Featured Research

from universities, journals, and other organizations

Certain Skills Are Predictors Of Reading Ability In Young Children

Date:
November 20, 2008
Source:
Wiley-Blackwell
Summary:
Differences found between pre-kindergarten reading-disabled children and their typically reading peers diminish in various measures by pre-first grade, with the exception of phonological awareness abilities.

A new study in the journal Learning Disabilities Research & Practice reveals that differences found between pre-kindergarten reading-disabled children and their typically reading peers diminish in various measures by pre-first grade, with the exception of phonological awareness abilities.

Susan Lambrecht Smith, Kathleen A. Scott, Jenny Roberts, and John L. Locke assessed children’s alphabetic knowledge, phonological awareness (known as the conscious sensitivity to the sound structure of language), and rapid naming skills at the beginning of kindergarten and again prior to first grade as a function of later reading outcomes.

Results show that prior to kindergarten, children with reading disabilities were distinguished from their typically developing reading counterparts by their performance on tasks of letter knowledge, phonological awareness, and rapid naming skills. However, between these groups, only differences in skills related to phonological awareness persisted beyond the kindergarten year.

Measures of phonological awareness distinguished the reading disabled group from the control group at Pre-K and Pre-1. These results are consistent with observations that phonological awareness is a strong predictor of reading disability in both children at general risk and genetic risk of reading difficulty.

“Our findings have implications not only for initial assessment and identification, but also for how progress in early literacy skills is viewed,” the authors conclude.


Story Source:

The above story is based on materials provided by Wiley-Blackwell. Note: Materials may be edited for content and length.


Journal Reference:

  1. Smith et al. Disabled Readers' Performance on Tasks of Phonological Processing, Rapid Naming, and Letter Knowledge Before and After Kindergarten. Learning Disabilities Research & Practice, 2008; 23 (3): 113 DOI: 10.1111/j.1540-5826.2008.00269.x

Cite This Page:

Wiley-Blackwell. "Certain Skills Are Predictors Of Reading Ability In Young Children." ScienceDaily. ScienceDaily, 20 November 2008. <www.sciencedaily.com/releases/2008/11/081120122151.htm>.
Wiley-Blackwell. (2008, November 20). Certain Skills Are Predictors Of Reading Ability In Young Children. ScienceDaily. Retrieved April 17, 2014 from www.sciencedaily.com/releases/2008/11/081120122151.htm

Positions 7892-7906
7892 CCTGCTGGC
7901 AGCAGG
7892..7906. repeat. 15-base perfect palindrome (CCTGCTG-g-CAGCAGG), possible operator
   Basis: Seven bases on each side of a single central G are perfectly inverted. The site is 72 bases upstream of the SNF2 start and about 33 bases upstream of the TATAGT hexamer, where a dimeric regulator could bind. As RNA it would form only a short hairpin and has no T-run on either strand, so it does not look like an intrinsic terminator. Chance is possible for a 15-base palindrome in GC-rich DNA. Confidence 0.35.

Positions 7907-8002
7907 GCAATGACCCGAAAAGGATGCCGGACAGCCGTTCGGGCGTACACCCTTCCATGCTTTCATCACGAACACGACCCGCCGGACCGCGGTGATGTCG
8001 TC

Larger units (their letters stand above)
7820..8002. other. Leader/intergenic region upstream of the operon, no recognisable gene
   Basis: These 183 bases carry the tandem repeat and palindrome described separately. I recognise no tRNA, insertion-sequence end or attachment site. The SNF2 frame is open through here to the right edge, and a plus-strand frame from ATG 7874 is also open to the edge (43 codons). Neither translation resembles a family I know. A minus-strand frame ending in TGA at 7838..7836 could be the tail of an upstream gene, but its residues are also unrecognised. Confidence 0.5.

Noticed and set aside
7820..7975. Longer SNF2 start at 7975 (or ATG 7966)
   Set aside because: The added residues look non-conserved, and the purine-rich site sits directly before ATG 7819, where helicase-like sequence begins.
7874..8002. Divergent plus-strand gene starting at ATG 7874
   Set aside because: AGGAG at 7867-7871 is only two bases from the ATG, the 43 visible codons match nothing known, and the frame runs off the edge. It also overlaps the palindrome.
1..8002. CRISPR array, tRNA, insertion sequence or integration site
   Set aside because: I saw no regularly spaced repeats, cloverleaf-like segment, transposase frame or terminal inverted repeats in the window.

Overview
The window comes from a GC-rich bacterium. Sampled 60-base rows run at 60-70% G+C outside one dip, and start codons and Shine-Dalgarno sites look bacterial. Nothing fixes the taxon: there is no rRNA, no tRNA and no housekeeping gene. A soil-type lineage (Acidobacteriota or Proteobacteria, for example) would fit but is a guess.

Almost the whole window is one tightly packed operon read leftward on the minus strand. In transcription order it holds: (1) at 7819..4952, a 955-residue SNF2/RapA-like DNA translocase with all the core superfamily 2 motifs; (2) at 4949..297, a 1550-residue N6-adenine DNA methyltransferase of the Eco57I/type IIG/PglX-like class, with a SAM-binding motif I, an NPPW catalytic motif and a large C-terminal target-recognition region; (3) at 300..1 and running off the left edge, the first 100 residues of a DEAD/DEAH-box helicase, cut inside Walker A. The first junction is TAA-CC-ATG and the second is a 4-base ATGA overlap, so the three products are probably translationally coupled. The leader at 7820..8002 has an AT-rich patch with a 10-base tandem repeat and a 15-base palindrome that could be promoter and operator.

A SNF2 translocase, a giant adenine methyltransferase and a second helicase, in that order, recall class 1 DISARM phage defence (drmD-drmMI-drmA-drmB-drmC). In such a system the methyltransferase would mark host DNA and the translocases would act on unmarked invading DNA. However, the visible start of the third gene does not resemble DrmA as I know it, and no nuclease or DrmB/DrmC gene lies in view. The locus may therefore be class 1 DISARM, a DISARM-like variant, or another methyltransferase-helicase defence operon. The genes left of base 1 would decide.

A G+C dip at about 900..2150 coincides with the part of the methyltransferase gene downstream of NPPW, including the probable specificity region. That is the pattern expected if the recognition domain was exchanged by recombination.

Wiley-Blackwell. "Certain Skills Are Predictors Of Reading Ability In Young Children." ScienceDaily. www.sciencedaily.com/releases/2008/11/081120122151.htm (accessed April 17, 2014).

Share This



More Mind & Brain News

Thursday, April 17, 2014

Featured Research

from universities, journals, and other organizations


Featured Videos

from AP, Reuters, AFP, and other news services

Study On Artists' Brain Shows They're 'Structurally Unique'

Study On Artists' Brain Shows They're 'Structurally Unique'

Newsy (Apr. 17, 2014) The brains of artists aren't really left-brain or right-brain, but rather have extra neural matter in visual and motor control areas. Video provided by Newsy
Powered by NewsLook.com
Is Apathy A Sign Of A Shrinking Brain?

Is Apathy A Sign Of A Shrinking Brain?

Newsy (Apr. 17, 2014) A recent study links apathetic feelings to a smaller brain. Researchers say the results indicate a need for apathy screening for at-risk seniors. Video provided by Newsy
Powered by NewsLook.com
Are School Dress Codes Too Strict?

Are School Dress Codes Too Strict?

AP (Apr. 16, 2014) Pushing the limits on style and self-expression is a rite of passage for teens and even younger kids. How far should schools go with their dress codes? The courts have sided with schools in an era when school safety is paramount. (April 16) Video provided by AP
Powered by NewsLook.com
Could Even Casual Marijuana Use Alter Your Brain?

Could Even Casual Marijuana Use Alter Your Brain?

Newsy (Apr. 16, 2014) A new study conducted by researchers at Northwestern and Harvard suggests even casual marijuana use can alter your brain. Video provided by Newsy
Powered by NewsLook.com

Search ScienceDaily

Number of stories in archives: 140,361

Find with keyword(s):
Enter a keyword or phrase to search ScienceDaily for related topics and research stories.

Save/Print:
Share:

Breaking News:
from the past week

In Other News

... from NewsDaily.com

Science News

Health News

Environment News

Technology News



Save/Print:
Share:

Free Subscriptions


Get the latest science news with ScienceDaily's free email newsletters, updated daily and weekly. Or view hourly updated newsfeeds in your RSS reader:

Get Social & Mobile


Keep up to date with the latest news from ScienceDaily via social networks and mobile apps:

Have Feedback?


Tell us what you think of ScienceDaily -- we welcome both positive and negative comments. Have any problems using the site? Questions?
Mobile: iPhone Android Web
Follow: Facebook Twitter Google+
Subscribe: RSS Feeds Email Newsletters
Latest Headlines Health & Medicine Mind & Brain Space & Time Matter & Energy Computers & Math Plants & Animals Earth & Climate Fossils & Ruins